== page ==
5.2 The Impact Issue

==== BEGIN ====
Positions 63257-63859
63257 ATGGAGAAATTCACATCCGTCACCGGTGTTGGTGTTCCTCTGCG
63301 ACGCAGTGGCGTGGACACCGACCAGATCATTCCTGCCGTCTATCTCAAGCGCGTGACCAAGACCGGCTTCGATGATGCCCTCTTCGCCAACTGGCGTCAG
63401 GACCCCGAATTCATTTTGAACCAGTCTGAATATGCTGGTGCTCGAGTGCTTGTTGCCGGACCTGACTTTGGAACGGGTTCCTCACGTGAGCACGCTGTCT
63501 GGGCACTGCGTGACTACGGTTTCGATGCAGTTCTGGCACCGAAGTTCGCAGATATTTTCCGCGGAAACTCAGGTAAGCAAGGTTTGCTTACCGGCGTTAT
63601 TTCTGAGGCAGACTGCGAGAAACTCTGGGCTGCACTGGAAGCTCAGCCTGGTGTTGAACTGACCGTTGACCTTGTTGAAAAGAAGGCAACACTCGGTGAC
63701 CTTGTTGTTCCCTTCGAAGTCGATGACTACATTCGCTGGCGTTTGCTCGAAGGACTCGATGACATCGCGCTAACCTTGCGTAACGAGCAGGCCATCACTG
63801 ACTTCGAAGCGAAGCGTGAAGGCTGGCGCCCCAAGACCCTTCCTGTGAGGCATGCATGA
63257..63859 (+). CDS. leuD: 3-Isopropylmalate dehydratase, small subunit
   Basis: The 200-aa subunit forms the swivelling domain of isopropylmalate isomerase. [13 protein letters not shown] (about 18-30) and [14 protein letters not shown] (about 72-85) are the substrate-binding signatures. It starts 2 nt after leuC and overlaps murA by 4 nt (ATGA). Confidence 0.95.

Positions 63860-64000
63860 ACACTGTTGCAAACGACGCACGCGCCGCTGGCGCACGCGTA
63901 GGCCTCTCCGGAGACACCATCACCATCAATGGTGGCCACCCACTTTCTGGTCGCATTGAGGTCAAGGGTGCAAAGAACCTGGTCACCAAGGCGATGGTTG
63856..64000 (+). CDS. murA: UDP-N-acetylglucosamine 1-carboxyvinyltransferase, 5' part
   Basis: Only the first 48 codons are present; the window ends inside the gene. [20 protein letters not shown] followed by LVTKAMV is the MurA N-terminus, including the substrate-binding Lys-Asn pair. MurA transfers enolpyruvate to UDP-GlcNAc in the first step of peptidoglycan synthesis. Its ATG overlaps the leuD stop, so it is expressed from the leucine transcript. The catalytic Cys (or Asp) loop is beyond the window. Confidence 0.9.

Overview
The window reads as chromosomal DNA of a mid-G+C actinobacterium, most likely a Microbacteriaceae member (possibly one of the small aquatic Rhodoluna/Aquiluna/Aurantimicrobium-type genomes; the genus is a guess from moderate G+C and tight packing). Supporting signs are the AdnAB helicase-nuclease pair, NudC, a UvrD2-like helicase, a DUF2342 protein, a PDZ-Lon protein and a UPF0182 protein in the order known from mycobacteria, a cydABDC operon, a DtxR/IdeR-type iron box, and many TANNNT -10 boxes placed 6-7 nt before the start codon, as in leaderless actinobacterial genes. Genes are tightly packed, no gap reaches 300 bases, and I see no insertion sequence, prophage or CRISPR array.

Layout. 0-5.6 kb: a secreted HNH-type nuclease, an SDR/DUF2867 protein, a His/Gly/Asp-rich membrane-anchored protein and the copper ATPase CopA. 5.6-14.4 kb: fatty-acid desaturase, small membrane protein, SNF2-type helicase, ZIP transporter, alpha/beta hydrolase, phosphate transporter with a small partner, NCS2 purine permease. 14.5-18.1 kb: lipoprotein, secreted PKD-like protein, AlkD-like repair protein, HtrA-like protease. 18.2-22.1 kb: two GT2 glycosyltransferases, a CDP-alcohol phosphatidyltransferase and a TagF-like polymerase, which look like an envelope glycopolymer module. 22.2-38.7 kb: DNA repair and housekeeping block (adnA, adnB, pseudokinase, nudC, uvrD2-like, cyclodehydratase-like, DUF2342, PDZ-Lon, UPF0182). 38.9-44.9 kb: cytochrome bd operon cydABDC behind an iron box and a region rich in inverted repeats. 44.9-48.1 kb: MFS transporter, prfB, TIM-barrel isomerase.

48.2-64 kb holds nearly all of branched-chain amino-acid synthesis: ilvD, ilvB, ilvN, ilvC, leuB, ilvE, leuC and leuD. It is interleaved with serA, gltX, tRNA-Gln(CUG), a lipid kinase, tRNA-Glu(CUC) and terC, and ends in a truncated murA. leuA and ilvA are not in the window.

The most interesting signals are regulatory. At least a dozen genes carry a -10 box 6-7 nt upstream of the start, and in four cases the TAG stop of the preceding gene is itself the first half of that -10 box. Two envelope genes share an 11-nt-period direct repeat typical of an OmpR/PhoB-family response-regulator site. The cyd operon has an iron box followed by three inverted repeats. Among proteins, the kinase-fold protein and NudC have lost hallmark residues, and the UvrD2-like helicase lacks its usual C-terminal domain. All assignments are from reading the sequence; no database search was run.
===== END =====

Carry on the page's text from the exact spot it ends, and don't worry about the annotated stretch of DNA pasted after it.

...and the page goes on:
To assess the eﬀects of system properties measured at various levels of a hierarchical structure on lower-level outcomes, multilevel models (or contextual models) are the method of choice. A variety of models are used to specify the link between the macro and micro levels of social phenomena. While the names of the models and their statistical properties do diﬀer (e.g., hierarchical linear model, random coeﬃcients model, hierarchical mixed linear model), the basic idea is ‘to analyze data that consist of multiple macro units (contexts) and multiple micro units within each macro unit’ (DiPrete and Forristal 1994, p. 334). Within these models, two types of eﬀect can be distinguished: main or additive eﬀects and interactive eﬀects. Main eﬀects of higher-level properties on lower-level outcomes (e.g., behavior) provide evidence that context matters over and above the impact of any lower-level attributes. This indicates that the relationships identiﬁed through the eﬀect analysis cannot be reduced to individual diﬀerences. Examples of substantive research along these lines include the contextual eﬀects of schools and classes on student achievement or the impact of macro contexts, such as organizational structure and labor market segmentation, on career outcomes. The second type of eﬀect involves interaction eﬀects of properties measured at various levels of a hierarchical structure. The existence of cross-level interaction eﬀects provides evidence of how higherlevel properties (i.e., the macro context) aﬀect the impact of lower-level attributes (i.e., those at the micro level) on the outcome of interest. Variation in the strength of the eﬀect of micro-level properties on the outcome when system properties are included indicates the presence of relationships that can be qualiﬁed as emergent. The reason is that interaction eﬀects involving cross-level components show that they are more than the sum of their parts. Substantive research employing this complex modeling strategy includes, for example, the ways in which country characteristics (e.g., economic development; policy programs) aﬀect the inﬂuence of maternal education on the reproductive behavior of women.